Presentation v9

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  • Presentation v9

    1. 1. Design is LeadershipPatrick Gibson
    2. 2. ProblemA designer has limited influence to advance bolddecisions in the typical role as tradesperson.
    3. 3. HypothesisBy taking ownership over client goals, a designercan become a leader who measurably impactsbusiness and society.The more designers shoulder the consequences offailure, the greater authority they possess inemploying their conviction and courage ofimagination to profound effect.
    4. 4. Content OutlineI. Introduction and Hypothesis A. Problem •Designs crisis of identity: What is todays designer supposed to do? (SOURCE: Survey?) •The limited role of designers in decision making •The lack of innovative, design-driven companies •Design has the greatest potential to advance bold ideas B. Hypothesis •Taking ownership of a clients objective changes the relationship •Designers must tackle the clients problem and not their own •Measurable/visible results are necessary to prove designs worth •A virtuous circle: Greater responsibility, greater influence, greater success •Profound accomplishments possible from the marriage of design and leadership
    5. 5. Content OutlineII. The Problem A. Overview of problem •The designers gripe: Clients dont "get it" (SOURCE: clientsfromhell.net, similar websites) •What do clients really think designers are for? •Paul Rand and Enron: Where a detached designer ultimately failed •Rand, following an old model of design, has no investment in his client, only his craft B. The Evolution of the profession •Design is a threatened trade •Designs origins in the typesetting/printing trade (SOURCES: A History of Graphic Design, PhilipB. Meggs; Graphic Design HIstory: A Critical Guide, Johanna Drucker and Emily McVarish) •Modern design and the birth of advertising, branding (SOURCES: "Mad Men," ABC; Paul Rand,Steven Heller) •Macintosh and desktop publishing: A rattled print trade •Digital design: A specialty trade, but less design than engineering •Outsourcing design: China, India, logoworks.com
    6. 6. Content OutlineC. The profession today • Adapting to more automated design: the designer/consultant/strategist mishmash • Schizophrenia in academia: Varied and conflicting viewpoints (SOURCE: "The Valorized Designer," Nigel Whiteley; Interview with Tom Klinkowstein)D. The need for another way • The future of design must focus on making actions, not artifacts • Design must be more than another a tool in the kit • IDEO case study • Netflix and Quickster: Ignoring the end-user • Apple versus Microsoft: Tomorrow versus yesterday • Expanding information, choices for consumers leads to higher selectiveness • The future U.S. economy must move beyond the industrial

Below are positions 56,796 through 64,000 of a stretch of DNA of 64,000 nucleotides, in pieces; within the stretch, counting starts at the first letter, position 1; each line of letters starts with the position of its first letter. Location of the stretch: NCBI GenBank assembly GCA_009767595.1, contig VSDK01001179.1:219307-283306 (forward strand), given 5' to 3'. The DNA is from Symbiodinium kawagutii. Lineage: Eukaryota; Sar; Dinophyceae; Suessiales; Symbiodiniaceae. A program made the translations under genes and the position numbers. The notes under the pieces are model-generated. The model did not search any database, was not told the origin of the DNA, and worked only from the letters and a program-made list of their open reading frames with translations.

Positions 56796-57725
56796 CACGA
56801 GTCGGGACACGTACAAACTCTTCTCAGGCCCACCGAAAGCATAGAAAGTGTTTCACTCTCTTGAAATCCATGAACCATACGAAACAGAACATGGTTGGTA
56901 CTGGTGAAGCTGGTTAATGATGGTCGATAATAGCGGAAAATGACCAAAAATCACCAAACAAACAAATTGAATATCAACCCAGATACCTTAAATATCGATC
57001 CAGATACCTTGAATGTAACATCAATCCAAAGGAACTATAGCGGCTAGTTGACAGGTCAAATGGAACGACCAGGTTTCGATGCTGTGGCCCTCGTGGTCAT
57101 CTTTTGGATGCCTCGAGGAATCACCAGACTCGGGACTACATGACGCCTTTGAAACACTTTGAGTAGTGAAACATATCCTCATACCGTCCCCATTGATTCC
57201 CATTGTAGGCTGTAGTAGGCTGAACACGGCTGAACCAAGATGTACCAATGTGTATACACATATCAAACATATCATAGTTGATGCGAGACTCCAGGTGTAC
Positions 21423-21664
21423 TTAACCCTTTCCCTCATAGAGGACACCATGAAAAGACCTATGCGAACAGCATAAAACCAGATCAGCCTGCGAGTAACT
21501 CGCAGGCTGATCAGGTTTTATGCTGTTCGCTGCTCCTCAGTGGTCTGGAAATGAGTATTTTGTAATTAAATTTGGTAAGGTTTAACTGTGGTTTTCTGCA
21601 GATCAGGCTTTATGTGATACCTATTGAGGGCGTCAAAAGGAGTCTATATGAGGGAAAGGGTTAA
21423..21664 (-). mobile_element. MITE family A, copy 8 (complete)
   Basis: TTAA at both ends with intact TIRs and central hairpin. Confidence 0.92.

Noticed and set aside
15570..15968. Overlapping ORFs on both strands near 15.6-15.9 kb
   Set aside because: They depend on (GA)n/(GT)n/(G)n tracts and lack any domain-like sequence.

7. 7. Content OutlineIII. Claiming A Stake A. The power of responsibility •Example: Aristotle and the duties of citizenship •Clients have more responsibility than designers, which gives them more say •Having a stake in something gives weight to ideas •Design as self expression nullifies importance to business •Sharing the risk, sharing the reward B. Design and leadership •What makes a leader •The design process as it relates to leadership •The importance of conviction •David Plouffe: Designing a campaign victory
    8. 8. Content OutlineC. Ownership • No single model to cover all situations • Ownership could be financial, emotional, procedural • Learning from related professions • The advertising model of agency involvement • The designer as strategist • The designer as entrepreneurD. Barriers • The concrete actions and practices required • The heightened consequences of failure • New skills: leadership, advocate, evangelist
    9. 9. Content OutlineIV. Conclusion •Design as a organizational core value trickles down •Jonathan Ive: When smart design advances business •Designs importance in a complex society/economy •Dutch design: An integral component of society •What a designer-led world could look like

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